Thomas Railsback, an Illinois Republican congressman who helped draw up articles of impeachment against President Richard Nixon in 1974, has died at age 87.
Railback died Monday in Mesa, Arizona, where he lived in a nursing home in recent years, former Republican congressman and U.S. Transportation Secretary Ray LaHood said Tuesday.
"He would have been 88 today,'' LaHood said, adding that because of Railsback's age his body was beginning to break down. "It's sad that Tom is gone. But it's a blessing that he passed. He was suffering during the last few years.’'
Railsback represented the 19th Congressional District for 16 years and was the second ranking member on the House Judiciary Committee when it was conducting the impeachment inquiry into Nixon. The inquiry was prompted by Nixon's actions in the wake of the break-in of the Democratic National Committee headquarters at Watergate office building.
Railsback credited Nixon with getting him elected to Congress in 1966 by campaigning for him in western Illinois.
"I feel badly about what happened to Nixon,'' Railsback told the Idaho Statesman in 2012. ''On the other hand, after listening to the (White House) tapes and seeing all the evidence, it was something we had to do because the evidence was there.’'
Railsback, a graduate of Grinnell College in Iowa who earned his law degree at Northwestern University, served in the Illinois House of Representatives before defeating freshman Democrat Gale Schisler for 19th District congressional seat.
Railsback said he believes he lost his seat in the 1982 Republican primary to state Sen. Kenneth G. McMillan, described by LaHood as ``very conservative,'' in part due to his impeachment vote. McMillan lost to Lane Evans, who held the seat for 20 years.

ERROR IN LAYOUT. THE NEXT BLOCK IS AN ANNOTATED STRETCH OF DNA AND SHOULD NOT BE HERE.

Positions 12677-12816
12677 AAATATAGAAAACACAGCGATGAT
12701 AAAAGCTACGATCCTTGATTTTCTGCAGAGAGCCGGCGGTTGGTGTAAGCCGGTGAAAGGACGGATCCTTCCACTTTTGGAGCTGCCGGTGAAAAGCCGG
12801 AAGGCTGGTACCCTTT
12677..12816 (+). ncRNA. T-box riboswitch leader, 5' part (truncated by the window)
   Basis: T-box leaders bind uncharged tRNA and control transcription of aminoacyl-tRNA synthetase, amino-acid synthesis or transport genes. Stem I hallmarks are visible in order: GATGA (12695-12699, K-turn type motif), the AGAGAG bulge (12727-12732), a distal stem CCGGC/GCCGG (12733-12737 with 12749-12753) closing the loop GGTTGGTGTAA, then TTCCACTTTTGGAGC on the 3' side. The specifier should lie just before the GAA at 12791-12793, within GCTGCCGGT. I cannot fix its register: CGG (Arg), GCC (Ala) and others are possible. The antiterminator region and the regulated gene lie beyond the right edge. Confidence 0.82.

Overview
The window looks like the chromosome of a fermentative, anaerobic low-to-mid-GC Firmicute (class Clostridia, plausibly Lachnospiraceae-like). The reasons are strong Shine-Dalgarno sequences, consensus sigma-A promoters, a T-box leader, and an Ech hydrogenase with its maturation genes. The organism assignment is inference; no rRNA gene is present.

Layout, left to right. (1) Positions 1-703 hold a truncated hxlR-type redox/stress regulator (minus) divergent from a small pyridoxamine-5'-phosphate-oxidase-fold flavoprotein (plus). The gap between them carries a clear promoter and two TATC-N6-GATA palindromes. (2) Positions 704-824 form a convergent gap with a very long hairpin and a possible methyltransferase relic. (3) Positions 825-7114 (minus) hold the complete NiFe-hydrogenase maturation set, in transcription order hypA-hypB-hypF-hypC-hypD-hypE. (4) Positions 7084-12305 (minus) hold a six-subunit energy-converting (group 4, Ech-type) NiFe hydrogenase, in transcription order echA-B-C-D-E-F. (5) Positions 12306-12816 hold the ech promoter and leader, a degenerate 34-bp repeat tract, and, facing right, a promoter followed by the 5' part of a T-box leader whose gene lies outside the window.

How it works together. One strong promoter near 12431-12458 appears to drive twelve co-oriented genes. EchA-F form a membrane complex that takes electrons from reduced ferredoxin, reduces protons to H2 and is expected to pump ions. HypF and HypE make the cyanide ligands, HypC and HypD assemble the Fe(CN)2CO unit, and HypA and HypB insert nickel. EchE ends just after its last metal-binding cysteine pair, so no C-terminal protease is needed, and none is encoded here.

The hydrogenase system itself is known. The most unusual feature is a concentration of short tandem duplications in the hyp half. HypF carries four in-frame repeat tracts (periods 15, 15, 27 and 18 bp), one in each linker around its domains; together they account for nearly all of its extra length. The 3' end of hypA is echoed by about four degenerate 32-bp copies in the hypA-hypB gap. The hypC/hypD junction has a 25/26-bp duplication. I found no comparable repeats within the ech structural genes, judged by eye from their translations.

LaHood worked for Railsback from 1977 to 1982, and said brought him into politics.
"He taught me the good things about politics and public service,'' LaHood said Tuesday. ''The way to be a good public servant is to work for the people.’'
LaHood said Railsback talked to him about his decision to support the impeachment of Nixon, one of only a few Republicans to do so.
"He said he looked at all the evidence,'' LaHood said. ''He felt an obligation to the Constitution and to do what is right.’'
According to LaHood, Railsback was saddened by the current state of affairs in Washington and the unwillingness of people to compromise. He called Railsback's death "the end of an era in politics."
Railsback was one of four Republicans and three conservative Democrats who drafted two of the three impeachment articles against Nixon, which were adopted by the House. Nixon resigned before a trial in the Senate.
In a 2012 New York Times op-ed, Railsback noted the Democrats won a landslide in the 1974 Congressional elections, bringing in "a group of brash" legislators he said helped create an atmosphere of "division and unease." He said that by the time of the Clinton impeachment inquiry, the Judiciary Committee was much more partisan and the climate in Congress in 2014 "appeared even more fractured.’'
Railsback moved to Mesa from Idaho and retired after holding several jobs, including an executive with the Motion Picture Association of America. He is survived by his second wife, Joye, and four daughters.